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Palestine: Hopes Dashed as Rafah Crossing Stays Closed

This post is part of our special coverage Egypt Revolution 2011.

On May 28, 2011, Egypt opened the Rafah Crossing between it and the Gaza Strip, supposedly on a permanent basis. However, Palestinians soon discovered that Egypt was limiting the number of people who could pass through the crossing, and thousands were left waiting in frustration. A week later the crossing was closed again by the Egyptians, “due to renovations“.

Still living under an Israeli blockade, bloggers in Gaza are angry that the promised freedom of movement to Egypt has not materialized. Sameeha Elwan's mother has been waiting to go to Egypt for urgent medical treatment:

Everyone was very enthusiastic about the news of opening the only official border between the Gaza Strip and Egypt, I was not less enthusiastic. It was such a relief. Even with the restriction on the movement that took place only two days after the glorious news. It sounded a relief. But, it never does when you are one of the 400 other travelers who’d get turned back or who are denied access or those who have to wait. I understood how difficult it is to wait. How painful! How tortuous! But, we Palestinians seem to be destined for waiting.

Palestinians take part in a rally at the gate of Rafah border crossing. Image by ASHRAF AMRA copyright Demotix (28/05/11).

Palestinians take part in a rally at the gate of Rafah border crossing. Image by ASHRAF AMRA copyright Demotix (28/05/11).

At Sleepless in Gaza, Nader writes about visiting the crossing to see for himself:

June 2nd 2011 was the first time for me to ever see the border. On the gates, I was literally jumping out of excitement that I have finally seen what is the border like with my own eyes. There was security by the gate and this huge gate, and many people were outside waiting either for friends or relatives to arrive or waiting for some traveller who wants to get the bags carried to a taxi, as a way of breadwinning.

As I waited for over 20 minutes in the hot sun waiting for the guards to let me in, I witnessed how it is like to arrive for the first time in so many years. Hugging each other so hard, kissing each other’s cheeks. And what were heart-touching the most is the happy tears. I could feel a lot whenever I witness such scenes.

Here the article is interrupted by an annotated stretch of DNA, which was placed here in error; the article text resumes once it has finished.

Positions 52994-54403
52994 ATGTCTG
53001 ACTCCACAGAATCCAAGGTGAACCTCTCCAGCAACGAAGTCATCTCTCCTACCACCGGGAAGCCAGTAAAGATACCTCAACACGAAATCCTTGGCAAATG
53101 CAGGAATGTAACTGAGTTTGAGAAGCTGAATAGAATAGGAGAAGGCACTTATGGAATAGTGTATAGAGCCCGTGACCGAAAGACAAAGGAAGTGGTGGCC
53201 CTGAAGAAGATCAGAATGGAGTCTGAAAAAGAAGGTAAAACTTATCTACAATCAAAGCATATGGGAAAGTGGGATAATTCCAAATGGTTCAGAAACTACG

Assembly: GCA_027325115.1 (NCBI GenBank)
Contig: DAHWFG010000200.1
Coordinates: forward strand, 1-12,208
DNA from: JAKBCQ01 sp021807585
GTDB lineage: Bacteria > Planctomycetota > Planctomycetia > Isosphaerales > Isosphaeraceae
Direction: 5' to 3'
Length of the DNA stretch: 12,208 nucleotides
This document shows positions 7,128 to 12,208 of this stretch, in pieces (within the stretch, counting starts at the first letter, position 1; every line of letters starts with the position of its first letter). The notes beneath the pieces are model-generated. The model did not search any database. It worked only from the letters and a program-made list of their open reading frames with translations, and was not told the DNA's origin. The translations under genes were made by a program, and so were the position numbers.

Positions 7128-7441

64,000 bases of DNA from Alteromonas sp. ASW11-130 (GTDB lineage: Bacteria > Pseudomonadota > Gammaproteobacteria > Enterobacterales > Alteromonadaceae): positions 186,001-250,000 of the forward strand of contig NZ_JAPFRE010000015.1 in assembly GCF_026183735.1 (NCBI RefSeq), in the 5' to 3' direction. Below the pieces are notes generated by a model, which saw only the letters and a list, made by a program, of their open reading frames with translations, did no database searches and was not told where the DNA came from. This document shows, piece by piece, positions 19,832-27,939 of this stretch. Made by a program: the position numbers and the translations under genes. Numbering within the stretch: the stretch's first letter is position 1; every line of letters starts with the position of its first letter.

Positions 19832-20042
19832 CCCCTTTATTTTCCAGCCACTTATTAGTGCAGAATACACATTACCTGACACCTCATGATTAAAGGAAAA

As we entered the gates, we took a taxi to take us to the departure hall, where I entered with total excitement. I look around and all I see is tired people with pale looks and hopelessness. It was 4 PM by then and the borders close at 6 PM. Kids, old men and women.

The people there were of almost all ranges of ages. I talked to a few of them asking them about what is happening and why are they still in the departure hall. Finally, I came up to the conclusion that the Egyptians don’t let more than 350-400 passengers pass a day.

Ola Anan writes:

.. الناس الي كان بدها تدخل لغزة دخلت .. بس الي كانوا بدهم يطلعوا ما عرفوش يطلعوا .. بمعنى ان المرور عبر معبر رفح كان مفتوح باتجاه قطاع غزة فقط ومغلق لمن يريد الخروج نحو الأراضي المصرية .. وبعدين عبور الناس كان مشيا على الاقدام في المنطقة الجاري فيها ترميم البوابة .. بدال ما يكون باستخدام الباصات
النقطة التانية انو موضوع الترميم كله على بعضه مش منطقي !
The people who wanted to enter Gaza did so, but those who wanted to leave were unable to do so… Meaning that passage through the Rafah Crossing was only open in the direction of the Gaza Strip, and closed to those who wanted to go to Egypt… And also people were walking where the gate was being renovated, instead of using buses.
The second point is that of the renovation; it’s completely illogical!

Laila El Haddad posts this video:

A fantastic video shot by a group of Palestinian activists exposing the realities of the much heralded opening of Rafah Crossing, which has been closed for the third day in a row.

Back to Sameeha Elwan, who concludes:

Last year, I was asked by a journalist whether I remember a time when there were no restriction over movement or when we were able to travel freely. It didn’t take me much time to answer with a “No”. I still remember how we used to celebrate my uncles by making them big banquets every time anyone of them would make it to Gaza in a day or two. While celebrating their victorious effortless 3-day journey of return, we would be chatting of the way the Egyptians, the Israelis and the Palestinians would each treat Palestinian travelers.

If I’d be asked the same question today, looking at the packed bags leaning along the room, I would still answer: No.

This post is part of our special coverage Egypt Revolution 2011.

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